The abundance of many species of wood‐decaying fungi has decreased dramatically in Swedish boreal forests over the last century. Therefore, we have investigated the relationship between the spore dispersal of wood‐decaying fungi and two key features of landscape composition, namely the amount and age of old forest stands at different spatial scales. Spore deposition was monitored in two regions, using sampling methods based on recording the dikaryotisation of monokaryotic mycelia on nutrient agar and wood discs. The studied species, all mainly confined to Norway spruce in the boreal forest zone, were Fomitopsis pinicola,Fomitopsis rosea, Gloeoporus taxicola, Phlebia centrifuga and Trichaptum laricinum. The study of forestry intensity showed for both regions, that the spore deposition for F. pinicola, F. rosea and G. taxicola was higher in circular plots (radius 2‐km) with a high proportion of old Norway spruce forest (>80 yr) than in plots with a lower proportion of old forest. Analysis of the variation in spore deposition of F. rosea and P. centrifuga in relation to the proportion of old spruce forest within 1, 2 and 3 km of the spore sampling point showed that the proportion of old forest within a 3‐km radius explained more of the variation than the proportions within 1‐ and 2‐km radii. In addition, the proportion of forest older than 140 yr explained more of the variation than the proportion of younger forests. Thus, the results show that the spore deposition of the studied species strongly depends on the landscape composition at both regional and local scales. Further, the spore deposition at the local scale was best explained by the proportion of >140 yr old spruce forest, which exceeds the common harvest rotation period.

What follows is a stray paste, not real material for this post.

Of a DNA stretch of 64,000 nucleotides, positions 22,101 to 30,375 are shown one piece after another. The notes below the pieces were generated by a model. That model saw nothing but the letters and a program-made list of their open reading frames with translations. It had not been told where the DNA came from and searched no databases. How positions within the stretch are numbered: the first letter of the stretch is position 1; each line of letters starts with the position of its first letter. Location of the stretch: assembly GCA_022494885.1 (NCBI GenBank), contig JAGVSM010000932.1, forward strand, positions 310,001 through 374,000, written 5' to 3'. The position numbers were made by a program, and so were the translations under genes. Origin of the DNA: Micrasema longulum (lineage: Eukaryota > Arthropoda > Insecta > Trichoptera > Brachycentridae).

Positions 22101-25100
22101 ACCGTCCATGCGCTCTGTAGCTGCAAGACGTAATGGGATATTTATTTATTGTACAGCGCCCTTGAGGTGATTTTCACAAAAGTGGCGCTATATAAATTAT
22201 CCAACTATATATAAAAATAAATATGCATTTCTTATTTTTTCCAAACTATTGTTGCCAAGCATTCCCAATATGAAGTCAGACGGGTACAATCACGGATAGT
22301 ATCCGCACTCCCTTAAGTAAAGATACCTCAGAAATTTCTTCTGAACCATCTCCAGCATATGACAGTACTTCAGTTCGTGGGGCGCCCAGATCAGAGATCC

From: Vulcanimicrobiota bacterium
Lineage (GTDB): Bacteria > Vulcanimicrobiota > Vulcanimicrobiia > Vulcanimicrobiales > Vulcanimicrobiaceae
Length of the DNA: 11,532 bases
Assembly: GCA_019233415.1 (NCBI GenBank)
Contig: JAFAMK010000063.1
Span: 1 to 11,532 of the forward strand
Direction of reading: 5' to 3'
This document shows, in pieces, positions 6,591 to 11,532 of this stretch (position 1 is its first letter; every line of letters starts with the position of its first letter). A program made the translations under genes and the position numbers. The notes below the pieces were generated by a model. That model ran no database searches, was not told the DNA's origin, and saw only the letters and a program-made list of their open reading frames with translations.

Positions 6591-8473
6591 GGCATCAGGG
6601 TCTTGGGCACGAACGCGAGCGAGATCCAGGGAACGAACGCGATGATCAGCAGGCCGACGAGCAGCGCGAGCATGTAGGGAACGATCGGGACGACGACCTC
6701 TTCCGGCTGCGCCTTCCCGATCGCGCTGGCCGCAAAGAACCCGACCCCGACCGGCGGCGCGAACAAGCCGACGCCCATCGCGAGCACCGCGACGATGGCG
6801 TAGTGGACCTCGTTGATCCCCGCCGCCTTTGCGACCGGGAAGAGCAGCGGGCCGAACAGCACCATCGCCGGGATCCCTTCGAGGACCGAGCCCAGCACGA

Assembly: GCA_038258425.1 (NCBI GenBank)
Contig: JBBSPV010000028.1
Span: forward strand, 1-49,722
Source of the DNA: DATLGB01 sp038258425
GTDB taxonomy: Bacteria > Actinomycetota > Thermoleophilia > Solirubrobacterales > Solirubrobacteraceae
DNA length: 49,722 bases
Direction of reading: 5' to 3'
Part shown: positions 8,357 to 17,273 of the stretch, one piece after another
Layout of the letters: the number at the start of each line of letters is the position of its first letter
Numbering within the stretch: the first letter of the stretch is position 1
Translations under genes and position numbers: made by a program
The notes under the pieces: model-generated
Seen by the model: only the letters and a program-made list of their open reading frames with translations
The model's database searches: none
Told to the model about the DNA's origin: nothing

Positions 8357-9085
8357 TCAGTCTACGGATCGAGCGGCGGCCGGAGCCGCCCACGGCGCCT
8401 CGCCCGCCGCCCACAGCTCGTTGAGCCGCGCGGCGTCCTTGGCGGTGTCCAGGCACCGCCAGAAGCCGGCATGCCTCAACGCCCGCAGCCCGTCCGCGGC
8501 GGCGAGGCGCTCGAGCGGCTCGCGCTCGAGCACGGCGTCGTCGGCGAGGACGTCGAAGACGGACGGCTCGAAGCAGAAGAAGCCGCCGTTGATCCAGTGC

Ecography – Wiley
Published: Feb 1, 2004
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